How do I Know if I Have Hearing Loss?


Woman sitting on a grey couch gazing out the window wondering if she has hearing loss.

The last time you ate dinner with family, you were quite frustrated. Not because of any intra-family drama (though there’s always some of that). No, the source of the frustration was simple: it was loud, and you couldn’t hear a thing. So you didn’t get the details about Nancy’s promotion, and you didn’t have a chance to ask about Todd’s new dog. And that was really annoying. You try to play it off as if the acoustics of the room are the problem. But you have to acknowledge that it may be an issue with your hearing.

It can be incredibly difficult to self-diagnose hearing loss (that’s why, typically, it’s not suggested). But there are some early warning signs you should keep on your radar. When enough of these red flags spring up, it’s worth making an appointment to get a hearing test.

Hearing loss’s early signs

Most of the symptoms of hearing loss are subtle. But if you happen to see your own experiences reflected in any of the items on this list, you just may be experiencing some degree of hearing loss.

Some of the most common early signs of hearing loss may include:

  • You notice that some sounds become unbearably loud. You may or may not experience this but if you do, remember that it can be an early warning of hearing loss. If you are having this problem, particularly if it persists, it’s time for a hearing exam.
  • You discover it’s hard to make out particular words. This symptom occurs when consonants become hard to hear and differentiate. The “sh” and “th” sounds are the most prevalent examples. But another typical example is when the “s” and “f” sounds become confused.
  • High-pitched sounds are getting lost. Perhaps you just noticed your teapot was screeching after five minutes. Or maybe, you never even notice the doorbell ringing. Early hearing loss is usually most obvious in specific (and often high-pitched) frequencies of sound.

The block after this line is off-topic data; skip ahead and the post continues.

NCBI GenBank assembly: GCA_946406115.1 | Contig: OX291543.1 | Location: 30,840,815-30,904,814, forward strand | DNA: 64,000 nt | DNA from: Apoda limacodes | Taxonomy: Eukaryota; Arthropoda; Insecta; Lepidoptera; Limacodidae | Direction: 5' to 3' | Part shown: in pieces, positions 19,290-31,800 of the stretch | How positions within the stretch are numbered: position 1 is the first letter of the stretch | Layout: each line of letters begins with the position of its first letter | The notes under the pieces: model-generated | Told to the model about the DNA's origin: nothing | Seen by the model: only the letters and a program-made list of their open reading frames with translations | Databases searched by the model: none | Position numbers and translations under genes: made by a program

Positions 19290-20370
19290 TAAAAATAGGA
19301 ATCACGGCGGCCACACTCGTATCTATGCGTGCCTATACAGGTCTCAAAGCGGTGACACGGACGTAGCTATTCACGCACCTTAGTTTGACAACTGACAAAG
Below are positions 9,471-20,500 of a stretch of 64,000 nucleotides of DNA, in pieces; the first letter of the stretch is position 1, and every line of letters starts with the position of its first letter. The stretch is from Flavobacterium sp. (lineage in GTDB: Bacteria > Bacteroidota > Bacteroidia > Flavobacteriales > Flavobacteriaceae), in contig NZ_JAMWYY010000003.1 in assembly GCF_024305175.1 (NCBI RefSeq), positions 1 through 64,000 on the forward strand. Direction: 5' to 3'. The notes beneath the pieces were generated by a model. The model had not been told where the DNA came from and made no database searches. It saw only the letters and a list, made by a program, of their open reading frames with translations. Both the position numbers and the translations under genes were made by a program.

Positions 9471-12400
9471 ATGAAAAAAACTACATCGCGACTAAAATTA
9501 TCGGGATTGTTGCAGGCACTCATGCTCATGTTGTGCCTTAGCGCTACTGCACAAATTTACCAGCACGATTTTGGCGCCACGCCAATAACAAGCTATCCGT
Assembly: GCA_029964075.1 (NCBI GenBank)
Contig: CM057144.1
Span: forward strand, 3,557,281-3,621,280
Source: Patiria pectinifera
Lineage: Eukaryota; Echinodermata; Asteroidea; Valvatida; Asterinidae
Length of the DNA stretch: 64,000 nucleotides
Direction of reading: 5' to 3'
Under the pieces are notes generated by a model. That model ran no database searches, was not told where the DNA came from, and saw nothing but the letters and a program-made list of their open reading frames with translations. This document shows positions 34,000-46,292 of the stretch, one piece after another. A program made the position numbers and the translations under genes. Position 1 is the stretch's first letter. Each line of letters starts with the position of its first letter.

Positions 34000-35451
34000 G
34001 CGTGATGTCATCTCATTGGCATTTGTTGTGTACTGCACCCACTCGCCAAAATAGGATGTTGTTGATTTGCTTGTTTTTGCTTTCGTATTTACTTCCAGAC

• You notice ringing in your ears: Ringing in your ears is called tinnitus (and, technically, tinnitus can be other noises too: screeching, buzzing, humming, thumping, and so on). If you experience ringing or other chronic noises in your ears, a hearing test is your best bet because tinnitus, though it’s often an early warning of hearing loss, can also point to other health issues.
  • When you’re in a busy loud place, you have trouble following conversations. This is exactly what occurred during the “family dinner” example above, and it’s commonly an early indication of trouble with hearing.
  • It’s suddenly very challenging to make out phone calls: People do a lot of texting these days, so you might not talk on the phone as much as you used to. But you might be experiencing another early warning sign if you’re having trouble understanding the calls you do take.
  • A friend points out that your media devices are getting progressively louder. Maybe you keep turning the volume up on your cell phone. Or maybe, you have your TV volume cranked up to max. Usually, you’re not the one that notices the loud volume, it’s your children, maybe your neighbor, or your friends.
  • You keep asking people to repeat themselves. If you find yourself asking numerous people to speak slower, talk louder, or repeat what they said, this is particularly true. This early sign of hearing impairment could be happening without you even noticing.

Next up: Take a exam

You might have one or more of these early warnings but the only real way to know the health of your hearing is to get a hearing exam.

You might be dealing with hearing loss if you are noticing any one of these symptoms. A hearing evaluation will be able to reveal what degree of impairment, if any, exists. Once we identify the level of hearing loss, we can determine the best course of treatment.

This means your next family gathering can be much more fun.

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The site information is for educational and informational purposes only and does not constitute medical advice. To receive personalized advice or treatment, schedule an appointment.

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